Andrei Kozyrev

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Andrei Kozyrev
Андрей Козырев
Evstafiev-Andrey Kozyrev.jpg
Minister of Foreign Affairs of Russia
In office
11 October 1990 – 6 January 1996
PresidentBoris Yeltsin
Preceded byVladimir Vinogradov
Succeeded byYevgeny Primakov
Personal details
Born (1951-03-27) 27 March 1951 (age 71)
Brussels, Belgium
SpouseElena Kozyreva
Alma materMoscow State Institute of International Relations

Andrei Vladimirovich Kozyrev (Russian: Андре́й Влади́мирович Ко́зырев; born 27 March 1951) is a Russian politician who served as the former and the first Minister of Foreign Affairs of the Russian Federation under President Boris Yeltsin, in office for the Russian SFSR from October 1990 and, after the dissolution of the Soviet Union, from 1992 until January 1996 for Russia. In his position, he was credited with developing Russia's foreign policy immediately after the fall of the Soviet Union, although many in Russia have criticized him for being weak and not assertive enough in defending Russian interests in the face of NATO in places such as Bosnia and Iraq.

He was the Russian representative during the signing of the Oslo I Accord, for which he received criticism from Russian nationalist politicians and parties.[citation needed] His anti-imperialist and pro-western positions, however, were positively viewed. Kozyrev had graduated from the Moscow State Institute of International Relations (MGIMO) with a PhD in history before joining the Soviet Ministry of Foreign Affairs in 1974, holding various positions in it before being appointed foreign minister.[1][2]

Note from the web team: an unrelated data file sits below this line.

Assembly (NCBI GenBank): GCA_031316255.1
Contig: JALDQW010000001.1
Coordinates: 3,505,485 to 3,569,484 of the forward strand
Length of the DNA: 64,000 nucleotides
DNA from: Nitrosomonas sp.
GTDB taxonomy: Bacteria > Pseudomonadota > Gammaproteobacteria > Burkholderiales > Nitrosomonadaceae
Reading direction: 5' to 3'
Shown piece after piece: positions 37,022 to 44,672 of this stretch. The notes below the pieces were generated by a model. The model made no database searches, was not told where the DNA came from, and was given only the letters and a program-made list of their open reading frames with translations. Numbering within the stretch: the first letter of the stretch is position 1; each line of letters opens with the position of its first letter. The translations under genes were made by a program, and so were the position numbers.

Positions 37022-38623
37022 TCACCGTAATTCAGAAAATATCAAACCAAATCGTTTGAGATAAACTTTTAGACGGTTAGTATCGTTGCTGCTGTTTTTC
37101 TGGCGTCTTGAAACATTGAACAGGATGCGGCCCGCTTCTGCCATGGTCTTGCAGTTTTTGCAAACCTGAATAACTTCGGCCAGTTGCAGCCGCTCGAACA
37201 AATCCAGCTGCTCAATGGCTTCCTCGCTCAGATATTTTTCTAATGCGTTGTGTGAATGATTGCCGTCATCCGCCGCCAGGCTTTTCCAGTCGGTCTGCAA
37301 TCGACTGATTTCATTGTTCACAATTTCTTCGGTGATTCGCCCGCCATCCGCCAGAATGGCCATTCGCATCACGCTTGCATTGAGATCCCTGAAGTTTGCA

Early life and education[edit]

Kozyrev was born in Brussels in 1951, the son of a Soviet engineer temporarily working there. He was educated at the Moscow State Institute of International Relations, a school for diplomats operated by the Ministry of Foreign Affairs. Before beginning his studies there in 1969, he spent a year as a fitter in the Kommunar machine-building factory in Moscow.[3]


Diplomat in Soviet Ministry of Foreign Affairs[edit]

Kozyrev completed his studies in 1974. He then entered the Soviet Ministry of Foreign Affairs as a speech writer and researcher in the Department of International Organizations, which was responsible for issues concerning the United Nations and arms control, including biological and chemical warfare issues. Over the next three years, he earned a post-graduate degree in historical science and published several books on the arms trade and the United Nations.[4]

Kozyrev's career in the Foreign Ministry marked him as a promising young Soviet diplomat. He became an attaché in the Department of International Organizations in 1979 and third secretary the next year. Promotions came regularly: he became second secretary in 1982; first secretary in 1984; counselor in 1986. Following the reorganization of the ministry by Gorbachev's foreign minister, Eduard Shevardnadze, he became deputy chief of the renamed Administration of International Organizations in 1988. The next year Kozyrev became chief of the administration, replacing a man 20 years his senior.[5]